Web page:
A snapshot of the ailing health landscape in the occupied Palestinian territory

March 04, 2009

In the first paper in The Lancet Series on Health in the Occupied Palestinian Territory, written by Dr Rita Giacaman, Birzeit University, Ramallah, West Bank, and colleagues, the authors look in detail at how the demographic characteristics, health status, and health services of the Palestinian population have been affected by 60 years of continuing war conditions and 40 years of Israeli military occupation of the West Bank and Gaza Strip.

Although health, literacy, and education are better for the 3.8 million residents in the OPT than in several Arab countries, all are at substantially lower levels than in Israel. Some 52% of Palestinian families (40% in the West Bank and 74% in the Gaza Strip) were living below the poverty line of US$3•15 per person per day in 2007. Since 2000, life for Palestinians has become much harder, more dangerous, and less secure.

Unemployment in the Gaza Strip was around 33% in 2007, rising to 38% in 2008. Food insecurity has continued to rise, reaching 56% in 2008; and 60% of households regard emergency assistance as a secondary source of income even before the December 08-January 09 invasion of the Strip, and with the crisis intensifying since then.

As with other nations, the OPT is undergoing an epidemiological transition, in which cardiovascular diseases, hypertension, diabetes, and cancer have overtaken infectious diseases as the main causes of illness and death. But the OPT is faltering where other modern, western nations are progressing. Infant mortality in the region has stalled at 27 per 1000 live births during 2000-06; the same level as that reported in the 1990s. The rate in Israel is 3.9 per 1000 live births. The rate of stunting in children under 5 years has risen from 7.2% in 1996 to 10.2% in 2006. From 1999 to 2003, the rate of tuberculosis in the OPT has risen by 58% and meningococcal meningitis by 53%. Mental disorders have risen by around a third from 32 per 100,000 in 2000 to 43 per 100,000 in 2003.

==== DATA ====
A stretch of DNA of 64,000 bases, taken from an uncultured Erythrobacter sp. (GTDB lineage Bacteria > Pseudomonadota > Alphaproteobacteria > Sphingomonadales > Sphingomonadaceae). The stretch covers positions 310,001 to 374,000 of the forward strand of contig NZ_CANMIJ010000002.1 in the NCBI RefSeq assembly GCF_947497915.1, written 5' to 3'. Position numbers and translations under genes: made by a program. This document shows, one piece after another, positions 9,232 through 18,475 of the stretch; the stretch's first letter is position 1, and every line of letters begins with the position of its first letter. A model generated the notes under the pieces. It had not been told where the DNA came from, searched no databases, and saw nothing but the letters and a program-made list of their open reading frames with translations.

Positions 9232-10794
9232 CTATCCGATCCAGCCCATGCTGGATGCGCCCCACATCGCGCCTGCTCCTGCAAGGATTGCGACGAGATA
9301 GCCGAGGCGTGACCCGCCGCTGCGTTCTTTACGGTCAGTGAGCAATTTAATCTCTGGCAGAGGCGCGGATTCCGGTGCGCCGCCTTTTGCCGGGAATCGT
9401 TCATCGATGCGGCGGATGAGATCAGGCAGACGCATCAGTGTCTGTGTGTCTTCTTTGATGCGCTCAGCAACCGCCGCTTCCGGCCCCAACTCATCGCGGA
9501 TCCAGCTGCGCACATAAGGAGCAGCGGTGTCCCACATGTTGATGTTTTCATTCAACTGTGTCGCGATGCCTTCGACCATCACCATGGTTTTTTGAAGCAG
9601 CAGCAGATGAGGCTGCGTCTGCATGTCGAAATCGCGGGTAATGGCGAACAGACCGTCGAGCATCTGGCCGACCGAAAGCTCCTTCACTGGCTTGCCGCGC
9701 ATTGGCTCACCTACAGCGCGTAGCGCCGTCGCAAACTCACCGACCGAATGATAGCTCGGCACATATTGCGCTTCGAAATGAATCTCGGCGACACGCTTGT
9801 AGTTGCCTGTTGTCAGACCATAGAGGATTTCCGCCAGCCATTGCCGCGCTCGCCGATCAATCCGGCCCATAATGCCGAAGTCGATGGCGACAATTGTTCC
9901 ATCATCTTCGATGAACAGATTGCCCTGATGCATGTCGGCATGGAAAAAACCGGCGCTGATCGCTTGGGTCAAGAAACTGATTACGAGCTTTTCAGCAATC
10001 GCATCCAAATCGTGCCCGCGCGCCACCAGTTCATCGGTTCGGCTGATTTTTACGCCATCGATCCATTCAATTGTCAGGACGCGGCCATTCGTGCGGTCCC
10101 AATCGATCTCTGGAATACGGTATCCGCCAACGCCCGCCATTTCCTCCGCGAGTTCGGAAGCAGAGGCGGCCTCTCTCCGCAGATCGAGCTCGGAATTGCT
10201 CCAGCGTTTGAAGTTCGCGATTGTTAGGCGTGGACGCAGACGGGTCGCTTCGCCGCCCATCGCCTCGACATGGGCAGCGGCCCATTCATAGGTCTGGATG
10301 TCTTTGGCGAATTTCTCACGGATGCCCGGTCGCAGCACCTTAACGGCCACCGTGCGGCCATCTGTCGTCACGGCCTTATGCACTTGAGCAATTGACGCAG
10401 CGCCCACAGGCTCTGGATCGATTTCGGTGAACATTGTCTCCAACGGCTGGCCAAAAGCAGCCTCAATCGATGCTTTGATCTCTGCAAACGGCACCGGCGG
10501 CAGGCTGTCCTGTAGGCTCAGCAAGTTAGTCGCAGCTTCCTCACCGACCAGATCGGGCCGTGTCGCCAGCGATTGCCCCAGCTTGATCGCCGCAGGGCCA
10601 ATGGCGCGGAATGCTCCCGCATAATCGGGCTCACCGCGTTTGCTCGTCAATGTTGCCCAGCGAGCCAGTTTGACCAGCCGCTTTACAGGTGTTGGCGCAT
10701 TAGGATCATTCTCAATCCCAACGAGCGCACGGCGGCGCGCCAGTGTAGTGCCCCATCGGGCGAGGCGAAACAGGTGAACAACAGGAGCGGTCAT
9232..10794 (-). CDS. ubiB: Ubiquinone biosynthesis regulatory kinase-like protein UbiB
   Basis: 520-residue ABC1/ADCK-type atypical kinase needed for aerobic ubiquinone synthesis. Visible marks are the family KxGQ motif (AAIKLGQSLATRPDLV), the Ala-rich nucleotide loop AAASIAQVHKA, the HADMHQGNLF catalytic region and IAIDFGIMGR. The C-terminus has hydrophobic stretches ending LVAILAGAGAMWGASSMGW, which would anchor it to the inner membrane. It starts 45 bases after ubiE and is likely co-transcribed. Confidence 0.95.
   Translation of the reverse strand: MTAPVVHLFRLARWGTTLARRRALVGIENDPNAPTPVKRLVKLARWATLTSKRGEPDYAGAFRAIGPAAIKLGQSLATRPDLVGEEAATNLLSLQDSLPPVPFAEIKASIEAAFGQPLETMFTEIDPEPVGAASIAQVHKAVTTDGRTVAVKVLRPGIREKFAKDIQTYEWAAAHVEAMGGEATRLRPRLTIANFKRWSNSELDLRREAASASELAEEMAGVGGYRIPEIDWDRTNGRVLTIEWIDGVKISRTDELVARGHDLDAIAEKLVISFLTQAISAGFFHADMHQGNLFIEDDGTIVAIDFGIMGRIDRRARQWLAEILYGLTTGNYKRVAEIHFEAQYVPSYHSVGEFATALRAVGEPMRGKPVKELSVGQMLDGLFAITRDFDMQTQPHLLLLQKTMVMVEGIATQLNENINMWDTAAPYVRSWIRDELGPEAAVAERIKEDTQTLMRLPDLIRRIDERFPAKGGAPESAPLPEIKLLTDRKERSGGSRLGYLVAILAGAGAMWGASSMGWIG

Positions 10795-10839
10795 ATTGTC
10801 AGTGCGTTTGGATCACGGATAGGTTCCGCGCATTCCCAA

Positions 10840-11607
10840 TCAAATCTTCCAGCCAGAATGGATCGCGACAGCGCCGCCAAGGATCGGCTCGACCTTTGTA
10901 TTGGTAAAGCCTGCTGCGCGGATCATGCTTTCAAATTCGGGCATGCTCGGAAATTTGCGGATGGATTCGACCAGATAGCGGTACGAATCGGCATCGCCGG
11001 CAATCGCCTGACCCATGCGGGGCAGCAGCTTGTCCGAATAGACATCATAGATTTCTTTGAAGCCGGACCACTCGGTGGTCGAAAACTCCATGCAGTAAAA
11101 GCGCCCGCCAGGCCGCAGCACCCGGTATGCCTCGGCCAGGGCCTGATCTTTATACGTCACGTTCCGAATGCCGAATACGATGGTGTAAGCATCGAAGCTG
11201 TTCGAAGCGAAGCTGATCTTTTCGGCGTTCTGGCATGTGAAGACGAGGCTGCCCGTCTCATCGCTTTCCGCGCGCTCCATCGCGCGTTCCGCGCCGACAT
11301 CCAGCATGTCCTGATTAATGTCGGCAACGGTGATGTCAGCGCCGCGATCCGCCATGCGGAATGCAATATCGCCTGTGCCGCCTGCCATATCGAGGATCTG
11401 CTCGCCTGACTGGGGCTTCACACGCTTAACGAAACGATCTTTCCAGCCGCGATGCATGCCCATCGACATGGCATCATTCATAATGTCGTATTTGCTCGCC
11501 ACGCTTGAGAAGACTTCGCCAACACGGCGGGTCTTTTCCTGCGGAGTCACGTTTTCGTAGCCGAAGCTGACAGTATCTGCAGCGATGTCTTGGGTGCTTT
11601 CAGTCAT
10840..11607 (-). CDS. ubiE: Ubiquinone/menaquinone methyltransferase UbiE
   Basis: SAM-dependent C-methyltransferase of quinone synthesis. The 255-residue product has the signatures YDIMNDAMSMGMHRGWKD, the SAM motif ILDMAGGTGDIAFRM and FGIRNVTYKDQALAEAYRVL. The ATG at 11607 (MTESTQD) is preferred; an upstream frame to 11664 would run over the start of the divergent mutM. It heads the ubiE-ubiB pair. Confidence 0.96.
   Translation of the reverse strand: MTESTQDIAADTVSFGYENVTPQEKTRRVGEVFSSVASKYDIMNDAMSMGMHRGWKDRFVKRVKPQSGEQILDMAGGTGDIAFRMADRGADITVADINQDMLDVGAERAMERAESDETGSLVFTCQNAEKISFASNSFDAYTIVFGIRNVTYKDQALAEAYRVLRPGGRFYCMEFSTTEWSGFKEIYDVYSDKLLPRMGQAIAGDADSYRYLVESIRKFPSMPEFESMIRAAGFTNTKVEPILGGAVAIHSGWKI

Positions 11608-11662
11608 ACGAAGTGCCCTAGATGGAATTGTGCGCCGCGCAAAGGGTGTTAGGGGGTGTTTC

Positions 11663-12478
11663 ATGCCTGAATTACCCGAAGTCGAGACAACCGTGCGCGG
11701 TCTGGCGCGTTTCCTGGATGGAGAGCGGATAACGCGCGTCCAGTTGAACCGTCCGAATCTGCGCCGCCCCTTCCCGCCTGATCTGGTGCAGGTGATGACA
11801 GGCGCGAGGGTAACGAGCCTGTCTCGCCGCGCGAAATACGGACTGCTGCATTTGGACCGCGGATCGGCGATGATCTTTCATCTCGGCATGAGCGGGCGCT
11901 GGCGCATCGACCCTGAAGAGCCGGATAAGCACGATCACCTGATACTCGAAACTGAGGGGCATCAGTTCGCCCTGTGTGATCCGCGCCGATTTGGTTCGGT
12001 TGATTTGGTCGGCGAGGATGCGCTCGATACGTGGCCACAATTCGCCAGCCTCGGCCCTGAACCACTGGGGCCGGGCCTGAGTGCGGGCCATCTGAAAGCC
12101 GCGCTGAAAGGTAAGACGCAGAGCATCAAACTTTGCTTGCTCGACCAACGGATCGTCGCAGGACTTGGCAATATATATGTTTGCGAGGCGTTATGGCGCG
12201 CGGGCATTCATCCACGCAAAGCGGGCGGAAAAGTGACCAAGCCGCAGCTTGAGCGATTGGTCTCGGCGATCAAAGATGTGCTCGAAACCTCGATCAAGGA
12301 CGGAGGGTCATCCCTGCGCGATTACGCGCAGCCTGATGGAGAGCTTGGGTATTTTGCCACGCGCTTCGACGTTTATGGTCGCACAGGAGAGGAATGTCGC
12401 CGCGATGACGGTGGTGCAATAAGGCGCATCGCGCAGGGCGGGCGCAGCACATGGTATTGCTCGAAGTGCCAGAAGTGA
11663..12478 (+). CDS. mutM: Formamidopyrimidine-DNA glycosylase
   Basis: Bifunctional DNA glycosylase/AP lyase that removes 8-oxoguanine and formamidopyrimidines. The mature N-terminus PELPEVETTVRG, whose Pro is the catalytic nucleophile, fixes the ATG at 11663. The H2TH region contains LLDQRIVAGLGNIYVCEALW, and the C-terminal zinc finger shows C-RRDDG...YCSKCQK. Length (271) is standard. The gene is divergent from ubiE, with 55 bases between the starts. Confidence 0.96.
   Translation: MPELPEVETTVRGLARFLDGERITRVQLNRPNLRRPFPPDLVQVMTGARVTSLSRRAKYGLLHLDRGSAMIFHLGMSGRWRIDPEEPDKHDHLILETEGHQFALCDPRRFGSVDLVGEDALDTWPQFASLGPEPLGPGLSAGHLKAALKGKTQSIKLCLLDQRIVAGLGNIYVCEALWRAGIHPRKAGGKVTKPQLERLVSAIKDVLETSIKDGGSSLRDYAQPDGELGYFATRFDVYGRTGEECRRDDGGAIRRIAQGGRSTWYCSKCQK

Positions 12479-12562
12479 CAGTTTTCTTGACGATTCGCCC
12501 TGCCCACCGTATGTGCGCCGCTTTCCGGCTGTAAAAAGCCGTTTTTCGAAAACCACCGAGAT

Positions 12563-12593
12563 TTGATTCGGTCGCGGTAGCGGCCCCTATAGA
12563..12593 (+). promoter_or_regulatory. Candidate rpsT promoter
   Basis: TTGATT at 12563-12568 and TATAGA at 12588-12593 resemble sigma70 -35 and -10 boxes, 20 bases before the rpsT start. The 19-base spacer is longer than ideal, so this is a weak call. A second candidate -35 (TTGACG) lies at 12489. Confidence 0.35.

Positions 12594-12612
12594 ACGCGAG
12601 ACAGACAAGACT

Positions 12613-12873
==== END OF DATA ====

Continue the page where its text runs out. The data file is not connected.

The current Palestinian health system is made up of fragmented services that grew and developed over generations and across different regimes. At present, all four main health service providers (the Palestinian Ministry of Health, UNWRA*, non-governmental organisations, and the private medical sector) contribute to all areas of health care. However, various factors, including lack of development under Israeli military rule together with poor governance and mismanagement by the Palestinian Authority, mean that Palestinian health services are inadequate and many patients must be referred elsewhere (Israel, Egypt, Jordan).

The authors say: "We have shown that, after a period of improvement in Palestinian health in the occupied Palestinian territory, socioeconomic conditions have deteriorated since the mid-1990s, with a humanitarian crisis emerging in the Gaza Strip and intensifying as a result of the Israeli army invasion in December, 2008, and January, 2009, because of destruction of homes and infrastructure, the death and injury of civilians, and shortages of food, fuel, medicines, and other essentials, requiring urgent world concern."

They conclude: "Hope for improving health and quality of life of Palestinians will exist only once people recognise that the structural and political conditions that they endure in the occupied Palestinian territory are the key determinants of prevailing health conditions."
-end-
Dr Rita Giacaman, Birzeit University, Ramallah, West Bank. T) +972 2298 8654 E) rita@birzeit.edu

Notes to editors: *UNRWA: United Nations Relief and Works Agency for Palestine Refugees in the Near East

For full Article see: http://press.thelancet.com/opt1.pdf

Lancet

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